- Sweet Marjoram: It is an anti-bacterial pest repellent. Its anti-bacterial properties help to cure skin infections and open wounds. It is an effective remedy for behavioral issues like anxiety, stress, and depression. For hyperactive dogs, it acts as a muscle relaxant and calms their nerves in gloomy winters. It is also used for treating stomach problems like bloating, indigestion, cramps, and constipation.
- Ginger: It is antibacterial, antiviral, and antifungal in action that’s used for skin infections and wounds. Ginger is an effective cure for motion-sickness in dogs. Behavioral problems like separation anxiety, noise anxiety, etc are also treated by using this. Ginger is good for proper digestion. It is helpful to relieve the pain of arthritis, strains, and hip dysplasia.
- Lavender: It is anti-allergic, and anti-bacterial. It’s soothing in effect. It is suitable for curing skin allergies, separation anxiety, and motion sickness. “Always” keep it in your First Aid Kit as it’s quite safe to use in dogs.
- Eucalyptus Radiata: It is anti-inflammatory and antiviral flea-repellent. It is good for treating chest congestion.
- Carrot Seed: It is anti-inflammatory and antibacterial in effect. It is mostly used on dry skins to prevent infections.
- Clary Sage: It is sedative in effect to calm the nerves in over-anxious and hyperactive dogs. It is also used for curing digestion problems.
- Helichrysum: It is analgesic and anti-inflammatory in effect that cures skin allergies and infections. Its regenerative powers are sufficient for healing bruises, wounds, and scars. It helps to relieve pain.
- Myrrh: It is anti-fungal and anti-septic in effect that fights against skin allergies. It is good for healthy skin and coat in dogs.
- Chamomile: It is a Must-Have analgesic oil that calms the nerves, relaxes the muscles, and improves the digestion process in over-anxious dogs. In addition, it is useful for relieving muscle and joint pain, teething ache, and muscle cramps.
- Cedarwood: It is a good pest-repellent. It promotes the health of skin and hair in dogs. It is effective for curing arthritis, kennel cough, and back pain in dogs.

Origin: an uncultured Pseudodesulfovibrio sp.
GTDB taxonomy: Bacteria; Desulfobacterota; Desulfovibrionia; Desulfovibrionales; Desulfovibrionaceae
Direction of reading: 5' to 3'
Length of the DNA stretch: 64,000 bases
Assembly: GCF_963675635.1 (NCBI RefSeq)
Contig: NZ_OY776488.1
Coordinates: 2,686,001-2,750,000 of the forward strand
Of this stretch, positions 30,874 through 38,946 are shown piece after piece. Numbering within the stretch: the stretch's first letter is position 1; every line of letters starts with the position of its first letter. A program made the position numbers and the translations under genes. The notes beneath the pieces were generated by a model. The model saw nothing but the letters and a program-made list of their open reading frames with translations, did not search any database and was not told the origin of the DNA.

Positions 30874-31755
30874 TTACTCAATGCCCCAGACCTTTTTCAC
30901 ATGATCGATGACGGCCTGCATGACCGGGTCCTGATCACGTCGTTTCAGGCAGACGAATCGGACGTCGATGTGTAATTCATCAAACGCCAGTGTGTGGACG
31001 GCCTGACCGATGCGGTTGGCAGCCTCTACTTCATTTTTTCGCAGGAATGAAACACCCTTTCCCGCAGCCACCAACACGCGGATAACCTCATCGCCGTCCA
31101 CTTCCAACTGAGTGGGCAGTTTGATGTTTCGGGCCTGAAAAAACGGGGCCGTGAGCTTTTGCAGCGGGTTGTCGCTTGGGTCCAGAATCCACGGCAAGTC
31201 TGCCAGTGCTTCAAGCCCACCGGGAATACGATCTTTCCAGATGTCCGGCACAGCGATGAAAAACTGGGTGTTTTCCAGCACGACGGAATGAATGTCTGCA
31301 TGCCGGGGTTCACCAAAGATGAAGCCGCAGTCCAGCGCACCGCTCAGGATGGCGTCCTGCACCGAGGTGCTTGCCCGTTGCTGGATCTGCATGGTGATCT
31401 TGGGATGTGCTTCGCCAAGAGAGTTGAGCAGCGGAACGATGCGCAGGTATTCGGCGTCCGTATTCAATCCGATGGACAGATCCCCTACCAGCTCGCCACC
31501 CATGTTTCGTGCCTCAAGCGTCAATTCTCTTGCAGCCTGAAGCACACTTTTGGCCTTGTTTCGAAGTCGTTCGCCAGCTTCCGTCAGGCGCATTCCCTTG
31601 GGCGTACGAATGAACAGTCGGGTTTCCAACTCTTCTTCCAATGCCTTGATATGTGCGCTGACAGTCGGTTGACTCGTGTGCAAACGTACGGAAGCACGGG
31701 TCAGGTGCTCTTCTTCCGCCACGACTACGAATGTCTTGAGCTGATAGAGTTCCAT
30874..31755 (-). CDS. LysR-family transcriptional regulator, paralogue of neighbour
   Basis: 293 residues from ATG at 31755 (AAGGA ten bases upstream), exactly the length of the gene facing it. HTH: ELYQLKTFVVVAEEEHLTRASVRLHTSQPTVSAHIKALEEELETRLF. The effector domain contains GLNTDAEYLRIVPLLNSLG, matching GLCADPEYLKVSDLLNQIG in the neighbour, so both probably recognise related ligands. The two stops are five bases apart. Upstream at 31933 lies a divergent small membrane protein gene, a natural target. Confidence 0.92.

- Niaouli: It is a replacement for tea tree oil that has anti-bacterial properties. It is a good solution for dogs with dry skin that are troubled by excessive irritation in dry weathers. It protects against skin infection and allergies.
- Sweet Orange: It is primarily a deodorizer that has soothing effects on dogs. It is a good flea-repellent.
- Valerian: It is a popular sedative that calms the nervous system of anxious and hyperactive dogs. Dogs that experience travel sickness, fear of thunderstorm, and separation anxiety can be eased by Valeria.
Herbal methods and aromatherapy are effective and proven remedies to cure common dog problems. You just have to be careful about the safe and unsafe essential oil, the required quantity, and a dog’s sensitivity to specific essential oil (even if they are safe).
Consult the vet for a proper prescription before trying out any essential oils that your neighbor’s dog found helpful.
Fiona Appleton is a Labrador owner. She is the manager of https://ultimatehomelife.com/ that has been developed to help people solve the troubles of pet ownership. She is an active advocate of animal protection campaigns. She wants people to understand that dog-behavior is reflective of our behavior.